Tuesday, March 15, 2016

Reading as a useful check on action: Actors' Playground brings Winnie Hoffman's "Choice" to Indy Reads Books

For the theater community, saving money is just one of the attractions of a public play reading. Indispensable as a production team is for real theater to take place, the cozy minimalism of a reading jettisons that requirement.

Constance Macy and Jen Johansen played middle-aged journalist friends in "Choice."
With Indy Actors' Playground at Indy Reads Books, a further attraction is the actors' selection of scripts to present. There is an investment by the selecting actor and his/her colleagues in putting across dramas they love to an audience of devotees. Pure collegiality joins forces with skill in acting with the voice alone, with a minimum of gesture.

Balancing this advantage, the actors accept the artificiality of holding notebooks and sitting in a row, working within these constraints to bring the work off as authentically as possible.

The March presentation on Monday was Winnie Hoffman's "Choice," selected by Constance Macy and read by her and six collaborators —  five playing characters (a couple of them doubling) and one to read stage directions. It was fascinating in a work with some essential spatial and temporal virtuosity written into it to witness the dialogue hot potato being tossed so expertly. One crucial scene in the second act has two conversations proceeding antiphonally, upstairs and downstairs, in the household of the beleaguered magazine journalist, the play's main character.

Dialogue at cross-purposes is threaded throughout "Choice," with jagged interruptions and initially well-lit trails that peter out. Jumps and cuts in continuity become almost hallucinatory. By fits and starts, we learn about the journalist Macy played and her difficulty separating the subject of a long celebrity profile from eerie personal parallels. Besides that, Hoffman, who wrote the book for "Wicked,"  makes the most up-to-date use of iPhone communication imaginable; texting is crucial to characters' interaction and several dopey miscommunications worthy of Ionesco or Beckett.

The ancients used a device of rapidfire dialogue (line-by-line alternation of speakers) known as stichomythia. Hoffman revs up this engine with lots of overlapping dialogue, as if linearity needs to be beaten down and pulverized in order to understand the way we live now. There are other precedents in how dialogue comes at us in the films of Robert Altman and in Orson Welles' "Touch of Evil."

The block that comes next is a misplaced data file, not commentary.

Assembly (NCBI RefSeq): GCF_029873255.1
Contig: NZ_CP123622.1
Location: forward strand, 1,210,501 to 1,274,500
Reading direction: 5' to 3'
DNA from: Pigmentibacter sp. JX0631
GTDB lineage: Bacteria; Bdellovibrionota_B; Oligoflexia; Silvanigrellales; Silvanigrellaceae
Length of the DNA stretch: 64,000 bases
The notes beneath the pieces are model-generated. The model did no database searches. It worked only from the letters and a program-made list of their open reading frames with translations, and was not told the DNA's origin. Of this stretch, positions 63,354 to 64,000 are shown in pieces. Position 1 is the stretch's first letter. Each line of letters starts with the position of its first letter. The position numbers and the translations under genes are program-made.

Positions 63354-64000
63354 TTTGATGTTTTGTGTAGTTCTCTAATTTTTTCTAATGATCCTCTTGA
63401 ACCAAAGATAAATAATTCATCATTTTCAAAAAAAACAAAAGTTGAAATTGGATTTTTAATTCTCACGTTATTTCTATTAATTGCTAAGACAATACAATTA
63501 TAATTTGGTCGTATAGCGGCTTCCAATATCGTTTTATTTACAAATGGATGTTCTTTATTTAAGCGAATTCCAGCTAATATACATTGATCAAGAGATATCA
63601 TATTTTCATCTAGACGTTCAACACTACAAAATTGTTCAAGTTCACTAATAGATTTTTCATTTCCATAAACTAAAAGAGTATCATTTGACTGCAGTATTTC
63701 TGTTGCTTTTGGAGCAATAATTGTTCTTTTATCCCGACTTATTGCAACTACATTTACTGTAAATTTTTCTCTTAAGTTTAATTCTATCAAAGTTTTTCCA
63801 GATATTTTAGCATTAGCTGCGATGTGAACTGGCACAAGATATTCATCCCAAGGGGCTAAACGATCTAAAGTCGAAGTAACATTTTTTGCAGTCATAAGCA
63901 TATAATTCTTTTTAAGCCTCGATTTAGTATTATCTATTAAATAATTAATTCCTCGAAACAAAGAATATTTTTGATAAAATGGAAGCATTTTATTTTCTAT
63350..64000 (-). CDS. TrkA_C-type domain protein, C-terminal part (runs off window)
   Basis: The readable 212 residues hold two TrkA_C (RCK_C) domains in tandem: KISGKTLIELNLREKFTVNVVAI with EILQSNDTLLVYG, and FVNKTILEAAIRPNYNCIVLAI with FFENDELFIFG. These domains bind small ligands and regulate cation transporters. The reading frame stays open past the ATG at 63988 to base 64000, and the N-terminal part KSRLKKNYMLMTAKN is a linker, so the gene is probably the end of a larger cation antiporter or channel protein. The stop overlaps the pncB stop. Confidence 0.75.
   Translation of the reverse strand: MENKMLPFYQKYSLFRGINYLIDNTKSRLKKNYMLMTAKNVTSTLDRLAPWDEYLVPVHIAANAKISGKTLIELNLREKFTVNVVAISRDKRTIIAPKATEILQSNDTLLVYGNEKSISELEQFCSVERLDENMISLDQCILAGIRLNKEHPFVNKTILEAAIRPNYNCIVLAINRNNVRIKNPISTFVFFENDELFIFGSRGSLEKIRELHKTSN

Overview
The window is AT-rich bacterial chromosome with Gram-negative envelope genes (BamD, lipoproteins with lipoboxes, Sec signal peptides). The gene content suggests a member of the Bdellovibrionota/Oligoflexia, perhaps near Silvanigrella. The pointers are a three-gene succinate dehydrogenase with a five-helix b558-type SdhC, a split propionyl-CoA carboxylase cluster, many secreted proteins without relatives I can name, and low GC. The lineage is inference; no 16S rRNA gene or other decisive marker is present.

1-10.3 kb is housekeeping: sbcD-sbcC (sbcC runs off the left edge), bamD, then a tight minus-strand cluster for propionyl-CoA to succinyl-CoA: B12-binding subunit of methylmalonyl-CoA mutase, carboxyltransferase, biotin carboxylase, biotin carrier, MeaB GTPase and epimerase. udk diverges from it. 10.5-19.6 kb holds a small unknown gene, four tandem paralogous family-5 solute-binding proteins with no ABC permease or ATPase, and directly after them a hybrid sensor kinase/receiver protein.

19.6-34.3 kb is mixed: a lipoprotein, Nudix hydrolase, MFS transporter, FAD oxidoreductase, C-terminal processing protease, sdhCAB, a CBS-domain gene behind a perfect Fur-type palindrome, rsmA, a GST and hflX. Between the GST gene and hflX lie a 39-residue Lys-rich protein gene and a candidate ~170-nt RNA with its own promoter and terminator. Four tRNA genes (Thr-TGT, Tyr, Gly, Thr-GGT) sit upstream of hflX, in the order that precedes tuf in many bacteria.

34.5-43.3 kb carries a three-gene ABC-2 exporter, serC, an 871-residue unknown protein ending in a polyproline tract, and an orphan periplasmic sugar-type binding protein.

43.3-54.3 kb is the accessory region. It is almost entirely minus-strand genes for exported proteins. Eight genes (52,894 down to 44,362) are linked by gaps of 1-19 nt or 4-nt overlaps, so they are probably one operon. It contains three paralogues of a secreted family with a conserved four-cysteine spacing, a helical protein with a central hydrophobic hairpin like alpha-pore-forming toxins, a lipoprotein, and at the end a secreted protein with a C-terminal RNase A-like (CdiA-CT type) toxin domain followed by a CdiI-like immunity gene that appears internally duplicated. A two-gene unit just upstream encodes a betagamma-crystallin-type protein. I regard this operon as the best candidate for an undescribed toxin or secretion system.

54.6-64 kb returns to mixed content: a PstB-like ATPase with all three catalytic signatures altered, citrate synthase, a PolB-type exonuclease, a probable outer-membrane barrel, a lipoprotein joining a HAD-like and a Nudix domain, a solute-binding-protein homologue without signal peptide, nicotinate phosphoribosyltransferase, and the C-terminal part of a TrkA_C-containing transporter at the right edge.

Bringing up cinema, with its indulgent, lavish use of space and scene — the cast of "August: Osage County" chewed so much scenery it must have affected Oklahoma crop yields that year — raises another basis for commendation of Monday's reading.

The acting riveted the attention, no more so than when the middle-aged friends played by Macy and Jen Johansen have a bristling argument of the kind that usually separates people forever. The actors were, of course, sitting side by side holding notebooks. And yet every word in that passage struck home Monday night. They had to make the space between them bristle, and yet there was hardly any space.

Even when a director serves a play well, there's a sense in which the creativity poured into the rehearsal process challenges the play. A particular staging always finds a fresh way of supplementing the playwright's words, including those in stage directions. The effect, if it's done with skill,  both supports the play and talks back to it.

In that respect, Shakespeare is at once the most venerated and most criticized playwright who ever lived. And I mean "criticized" by the people who love his works and put them onstage. Even playwrights much more explicit in their stage directions are inevitably commented upon by insightful productions.

Brothers in crisis: Edmund (left) and Jamie Tyrone in Oregon Shakespeare Festival production of "Long Day's Journey Into Night."
Take the verbose Eugene O'Neill, for example. "Long Day's Journey Into Night" last summer at the Oregon Shakespeare Festival glossed the final scene, a long monologue by the drug-addicted Mary Tyrone, tweaking the final tableau beyond O'Neill's text. Where the original says of her two sons "Edmund and Jamie remain motionless," this production had Edmund, the younger son, break down sobbing. Then, curtain.

The character most moved by Mary's illness was modeled, the play strongly hints, on O'Neill himself. To show Edmund losing it instead of being numbed by despair drew attention to the compulsion the playwright must have felt to redeem and transfigure his family's suffering somehow. The result was his masterpiece; the OSF wanted the audience to grasp that connection. The choice upheld at the end the compassion repeatedly thwarted in the autobiographical text.

No such directorial fillips, whether germane and inspired or otherwise, come up in a public reading. You get instead a kind of purity about the spoken words as interpreted by good actors. The play's possibilities as fully staged drama float overhead and stir the imagination. The players' sacrifices can seem worthwhile. So it was with "Choice" this month in its Indy Actors' Playground realization.